Our people and our ideas create fundamental knowledge and help draw connections between our cosmic origins, our environment, and our technological society.
We work closely with other disciplines at the University including Applied Mathematics, Geography and Spatial Sciences, Earth Sciences, and the Institute for Marine and Antarctic Studies.
Our staff and students work with a variety of astrophysical infrastructure, including radio and optical telescopes, geodetic arrays and geophysical networks. We have particular theoretical strength in computational astrophysical fluid dynamics and data visualisation.
We have an active and welcoming group of young researchers pursuing higher degrees by research in our discipline. Students undertaking a Master’s (2 years) or Doctoral (PhD, 3 years) degree develop an original research project under the guidance of a faculty supervisor, and build their skills in project management, experimental design, data collection and analysis, and scientific communication. Our PhD program is recognised internationally as a high-quality training program for highly-motivated and talented young scientists and academics.
We also work very closely with researchers in Applied Mathematics.
Postgraduate projects available for the current round are shown on the Research Degrees site under the School of Natural Sciences. However, other projects become available on a regular basis.
Our staff and students are highly collegial, and their research interests frequently overlap and cross boundaries. Several of our researchers are involved in multidisciplinary efforts across multiple areas of the University.
Project opportunities can be found in the following:
People: Professor Jean-Philippe Beaulieu, Dr Krzysztof Bolejko, Associate Professor Andrew Cole, Professor Simon Ellingsen, Dr Guifré Molera Calvés, Associate Professor Stanislav Shabala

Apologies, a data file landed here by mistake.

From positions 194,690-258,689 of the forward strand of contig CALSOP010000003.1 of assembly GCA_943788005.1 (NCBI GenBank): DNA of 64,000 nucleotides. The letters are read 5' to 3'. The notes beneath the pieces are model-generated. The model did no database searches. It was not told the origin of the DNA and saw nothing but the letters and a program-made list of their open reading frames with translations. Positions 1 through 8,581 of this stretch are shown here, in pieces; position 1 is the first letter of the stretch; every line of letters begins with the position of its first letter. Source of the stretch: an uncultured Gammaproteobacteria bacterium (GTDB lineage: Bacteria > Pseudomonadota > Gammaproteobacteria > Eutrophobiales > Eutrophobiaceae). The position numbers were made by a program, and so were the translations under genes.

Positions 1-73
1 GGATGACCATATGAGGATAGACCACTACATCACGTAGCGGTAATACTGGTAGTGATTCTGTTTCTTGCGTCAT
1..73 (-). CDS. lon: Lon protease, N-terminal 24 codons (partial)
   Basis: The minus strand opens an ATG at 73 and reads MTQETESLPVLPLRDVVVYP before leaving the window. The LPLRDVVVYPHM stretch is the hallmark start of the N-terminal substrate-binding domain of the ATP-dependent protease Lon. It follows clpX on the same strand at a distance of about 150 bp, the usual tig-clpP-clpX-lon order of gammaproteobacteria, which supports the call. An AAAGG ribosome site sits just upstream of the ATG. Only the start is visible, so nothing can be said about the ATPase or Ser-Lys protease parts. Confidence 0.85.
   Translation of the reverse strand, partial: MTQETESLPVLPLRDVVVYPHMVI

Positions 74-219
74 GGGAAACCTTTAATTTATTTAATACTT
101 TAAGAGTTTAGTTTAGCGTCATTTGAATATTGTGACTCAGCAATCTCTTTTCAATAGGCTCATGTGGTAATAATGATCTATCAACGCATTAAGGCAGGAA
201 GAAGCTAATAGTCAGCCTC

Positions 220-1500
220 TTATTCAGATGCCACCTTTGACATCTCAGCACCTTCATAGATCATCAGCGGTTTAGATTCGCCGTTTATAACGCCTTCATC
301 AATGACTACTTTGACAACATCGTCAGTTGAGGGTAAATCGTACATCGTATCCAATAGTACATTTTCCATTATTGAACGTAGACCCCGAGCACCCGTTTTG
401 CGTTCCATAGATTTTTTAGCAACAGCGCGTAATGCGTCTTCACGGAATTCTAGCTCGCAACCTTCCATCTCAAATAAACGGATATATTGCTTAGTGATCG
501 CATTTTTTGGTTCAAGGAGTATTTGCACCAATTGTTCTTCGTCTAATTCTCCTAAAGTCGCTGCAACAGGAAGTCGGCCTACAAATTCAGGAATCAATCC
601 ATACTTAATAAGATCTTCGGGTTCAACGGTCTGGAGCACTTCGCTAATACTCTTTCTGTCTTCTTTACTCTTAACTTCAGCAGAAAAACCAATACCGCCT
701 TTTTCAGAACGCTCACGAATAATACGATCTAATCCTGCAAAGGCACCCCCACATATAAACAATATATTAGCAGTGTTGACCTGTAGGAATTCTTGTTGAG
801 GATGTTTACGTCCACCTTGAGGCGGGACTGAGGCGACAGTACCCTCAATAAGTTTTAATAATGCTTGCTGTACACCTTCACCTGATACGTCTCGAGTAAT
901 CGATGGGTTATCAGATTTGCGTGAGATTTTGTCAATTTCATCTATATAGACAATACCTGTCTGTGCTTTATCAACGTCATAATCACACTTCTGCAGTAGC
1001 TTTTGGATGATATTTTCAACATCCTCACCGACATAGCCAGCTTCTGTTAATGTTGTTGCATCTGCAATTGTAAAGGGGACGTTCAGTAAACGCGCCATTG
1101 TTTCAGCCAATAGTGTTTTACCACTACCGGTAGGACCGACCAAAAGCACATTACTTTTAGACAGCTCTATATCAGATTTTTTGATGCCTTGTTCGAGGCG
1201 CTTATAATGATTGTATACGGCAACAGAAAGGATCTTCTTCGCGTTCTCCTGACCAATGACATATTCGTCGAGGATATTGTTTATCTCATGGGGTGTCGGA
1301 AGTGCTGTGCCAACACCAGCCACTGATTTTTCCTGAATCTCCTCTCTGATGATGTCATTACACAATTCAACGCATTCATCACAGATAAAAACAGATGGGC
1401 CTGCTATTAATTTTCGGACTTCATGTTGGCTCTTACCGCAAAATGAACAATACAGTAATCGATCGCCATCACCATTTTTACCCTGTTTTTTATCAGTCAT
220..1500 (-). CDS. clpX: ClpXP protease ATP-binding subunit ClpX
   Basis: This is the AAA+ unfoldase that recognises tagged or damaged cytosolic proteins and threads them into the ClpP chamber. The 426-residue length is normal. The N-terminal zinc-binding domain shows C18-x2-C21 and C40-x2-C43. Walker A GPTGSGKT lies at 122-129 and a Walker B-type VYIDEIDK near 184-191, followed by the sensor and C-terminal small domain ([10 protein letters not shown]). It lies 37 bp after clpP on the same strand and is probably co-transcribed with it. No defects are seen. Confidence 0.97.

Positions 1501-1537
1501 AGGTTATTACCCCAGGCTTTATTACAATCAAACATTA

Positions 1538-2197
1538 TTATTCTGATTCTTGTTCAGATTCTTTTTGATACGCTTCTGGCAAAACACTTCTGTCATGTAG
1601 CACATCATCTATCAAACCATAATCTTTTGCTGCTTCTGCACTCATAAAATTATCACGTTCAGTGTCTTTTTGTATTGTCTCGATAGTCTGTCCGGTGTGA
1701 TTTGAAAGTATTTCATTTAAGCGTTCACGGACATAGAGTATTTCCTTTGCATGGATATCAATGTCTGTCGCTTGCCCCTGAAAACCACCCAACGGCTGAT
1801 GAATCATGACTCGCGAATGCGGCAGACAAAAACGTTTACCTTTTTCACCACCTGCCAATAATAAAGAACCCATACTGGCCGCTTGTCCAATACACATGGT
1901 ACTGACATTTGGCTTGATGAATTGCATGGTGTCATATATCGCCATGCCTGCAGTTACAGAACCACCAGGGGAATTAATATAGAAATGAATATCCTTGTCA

- Gravity, Large Scale Structure, Hubble Tension, Distance Scale
- Exoplanets, Microlensing, Red Dwarfs, Galactic Bar
- Star Formation, Spiral Arms, Masers
- Active Galactic Nuclei, Jets, Feedback, Black Holes
- Pulsars, Neutron Stars, General Relativity
- Galaxy Evolution, Dwarf Galaxies, Stellar Chemistry, Star Clusters
- Solar System, Sun, Planetary Science
People: Dr Lucia McCallum, Dr Jamie McCallum, Dr Guifré Molera Calves
- Geodetic VLBI
People: Professor Anya Reading
- Seismology; Tectonics, Glacier and Environmental
- Computational; Inverse Theory, Machine Learning, Data Visualisation
Honours and Summer Research Scholarship
Students who have completed a relevant Bachelor degree may enrol in an Honours program to study under the supervision of a team of researchers. Over nine and a half months, students carry out their own research project guided by their supervisory team, undertake a literature review, write a research proposal and present a research seminar.
If you are interested in undertaking an Honours project, contact the coordinator, Assoc Prof Stanislav Shabala, or get in touch with potential supervisors directly.
Every year the College of Science and Engineering awards a number of scholarships that allow undergraduate students to conduct research for 6 - 8 weeks over the summer break, between November and February.
Embedded within an existing research group, you will gain valuable research experience, as well as a little bit of cash. This experience will give you an edge in pursuing your new career, demonstrating that you can put your knowledge into practice, and building valuable skills in time and project management.
Visit the College website for general information on the Summer Research Scholarship.
If you're interested, the first step is to express interest to your Physics lecturers. They can help identify research opportunities and get you on track. It all starts with a conversation!